10 Heart Numbers Every Hypothyroid Woman Must Know

10 Heart Numbers Every Hypothyroid Woman Must Know

Actress and model Gena Lee Nolin, who starred on the popular series Baywatch, is the first internationally-known celebrity to tackle worldwide thyroid awareness. The following post was recently included on her Thyroid Sexy Facebook fan page. This post convinced me more than ever that it’s time to shout louder, stand stronger and demand change together. February is Heart Health Month. GO RED FOR WOMEN WITH HYPOTHYROIDISM.

This is from a Thyroid Sexy member who posted this comment. Heartbreaking…

“We learned the hardest way possible about Hypothyroid and the heart. It has been 16 months and 5 days since we lost our 26 year old daughter and her unborn son to “Sudden cardiac death due to Hypothyroidism, due to Hashimoto’s Disease”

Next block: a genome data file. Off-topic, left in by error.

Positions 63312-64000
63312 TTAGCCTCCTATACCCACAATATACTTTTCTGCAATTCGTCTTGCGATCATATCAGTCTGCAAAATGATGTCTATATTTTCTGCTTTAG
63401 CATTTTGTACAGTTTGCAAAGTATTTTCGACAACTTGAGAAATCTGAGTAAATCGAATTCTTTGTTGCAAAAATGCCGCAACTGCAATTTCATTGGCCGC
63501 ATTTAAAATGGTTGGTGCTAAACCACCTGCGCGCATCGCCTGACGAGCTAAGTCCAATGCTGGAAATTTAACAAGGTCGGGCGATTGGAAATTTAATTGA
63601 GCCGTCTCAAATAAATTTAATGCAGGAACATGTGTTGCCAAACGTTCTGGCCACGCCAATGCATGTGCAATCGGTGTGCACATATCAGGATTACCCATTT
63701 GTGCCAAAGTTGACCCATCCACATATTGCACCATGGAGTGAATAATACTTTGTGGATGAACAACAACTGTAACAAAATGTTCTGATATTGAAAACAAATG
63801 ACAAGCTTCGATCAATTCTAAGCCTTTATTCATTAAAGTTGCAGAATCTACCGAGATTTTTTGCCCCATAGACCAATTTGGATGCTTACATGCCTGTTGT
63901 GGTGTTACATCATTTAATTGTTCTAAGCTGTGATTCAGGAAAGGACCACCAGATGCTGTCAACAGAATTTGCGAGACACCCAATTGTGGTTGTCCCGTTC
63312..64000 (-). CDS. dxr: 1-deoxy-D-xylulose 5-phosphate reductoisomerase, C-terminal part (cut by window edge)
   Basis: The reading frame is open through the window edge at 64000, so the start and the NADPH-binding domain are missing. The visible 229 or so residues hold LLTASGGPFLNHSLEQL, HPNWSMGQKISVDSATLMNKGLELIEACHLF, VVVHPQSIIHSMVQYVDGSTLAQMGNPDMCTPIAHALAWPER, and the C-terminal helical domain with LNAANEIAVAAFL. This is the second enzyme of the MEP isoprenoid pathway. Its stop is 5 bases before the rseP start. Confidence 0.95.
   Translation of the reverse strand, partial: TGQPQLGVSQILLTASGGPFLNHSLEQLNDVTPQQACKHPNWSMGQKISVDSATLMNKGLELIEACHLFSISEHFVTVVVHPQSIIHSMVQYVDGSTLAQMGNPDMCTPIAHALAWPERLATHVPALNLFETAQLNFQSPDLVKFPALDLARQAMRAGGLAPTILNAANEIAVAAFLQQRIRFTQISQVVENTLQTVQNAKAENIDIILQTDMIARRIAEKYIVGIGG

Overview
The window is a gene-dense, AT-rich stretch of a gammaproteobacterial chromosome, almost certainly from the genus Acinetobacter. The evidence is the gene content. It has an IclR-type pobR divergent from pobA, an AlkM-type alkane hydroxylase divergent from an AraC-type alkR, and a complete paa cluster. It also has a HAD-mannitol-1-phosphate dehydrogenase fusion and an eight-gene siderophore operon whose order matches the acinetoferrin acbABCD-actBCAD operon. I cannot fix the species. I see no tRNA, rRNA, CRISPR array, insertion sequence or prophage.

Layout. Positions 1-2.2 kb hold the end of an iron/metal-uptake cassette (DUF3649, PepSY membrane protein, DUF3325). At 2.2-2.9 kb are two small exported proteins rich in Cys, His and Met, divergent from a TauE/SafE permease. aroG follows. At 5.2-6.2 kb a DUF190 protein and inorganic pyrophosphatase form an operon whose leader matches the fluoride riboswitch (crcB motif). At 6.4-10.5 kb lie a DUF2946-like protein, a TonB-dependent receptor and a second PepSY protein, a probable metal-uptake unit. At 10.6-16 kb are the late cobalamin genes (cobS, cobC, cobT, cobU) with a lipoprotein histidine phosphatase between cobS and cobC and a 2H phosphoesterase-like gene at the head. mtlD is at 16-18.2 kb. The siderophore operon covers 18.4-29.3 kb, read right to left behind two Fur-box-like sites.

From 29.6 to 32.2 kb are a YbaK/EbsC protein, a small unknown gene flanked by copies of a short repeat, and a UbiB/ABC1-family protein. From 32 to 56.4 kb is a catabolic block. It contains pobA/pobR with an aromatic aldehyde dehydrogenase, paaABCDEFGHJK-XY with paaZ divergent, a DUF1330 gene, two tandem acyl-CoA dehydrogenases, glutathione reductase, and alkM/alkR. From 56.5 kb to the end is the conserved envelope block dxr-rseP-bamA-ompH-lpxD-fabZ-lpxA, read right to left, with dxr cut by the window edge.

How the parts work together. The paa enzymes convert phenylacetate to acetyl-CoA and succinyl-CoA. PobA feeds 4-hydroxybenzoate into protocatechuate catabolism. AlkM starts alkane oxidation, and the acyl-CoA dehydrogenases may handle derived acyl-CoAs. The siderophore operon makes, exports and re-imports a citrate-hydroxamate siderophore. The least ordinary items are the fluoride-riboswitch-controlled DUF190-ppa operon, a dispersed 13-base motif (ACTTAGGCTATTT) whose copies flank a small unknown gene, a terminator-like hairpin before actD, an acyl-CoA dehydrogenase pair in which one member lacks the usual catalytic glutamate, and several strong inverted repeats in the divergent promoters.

Know Your Heart Numbers

It is essential for every hypothyroid woman to know her heart numbers – blood pressure, cholesterol levels (total, LDL, HDL and triglycerides), and blood sugar levels. Do not be content if your doctor says your levels are “normal” or in the “healthy range”. It’s important for you to know the actual numbers. Insist on copies of your test results and keep a file.

According to Go Red For Women:

1. Blood Pressure

High blood pressure is considered a silent killer. It sneaks up on you, carries no symptoms and can put you at risk for heart disease.

Normal: Less than 120 systolic and less than 80 diastolic
Pre-hypertension: 120-139 systolic or 80-89 diastolic
Hypertension: 140 or higher systolic or 90 or higher diastolic
Hypertensive Crisis: higher than 180 or higher than 110 diastolic

2.  Total Cholesterol

When cholesterol builds in the inner walls of your arteries over time, it hardens and turns into plaque. That plaque can narrow the artery walls and reduce blood flow, which can lead to blood clots, heart attacks or strokes.

Less than 200 mg/dL: Desirable level that puts you at lower risk for heart disease
200 to 239 mg/dL: Considered borderline high
240 mg/dL and above: High blood cholesterol. A person with this level has more than twice the risk of heart disease

3. LDL Cholesterol Levels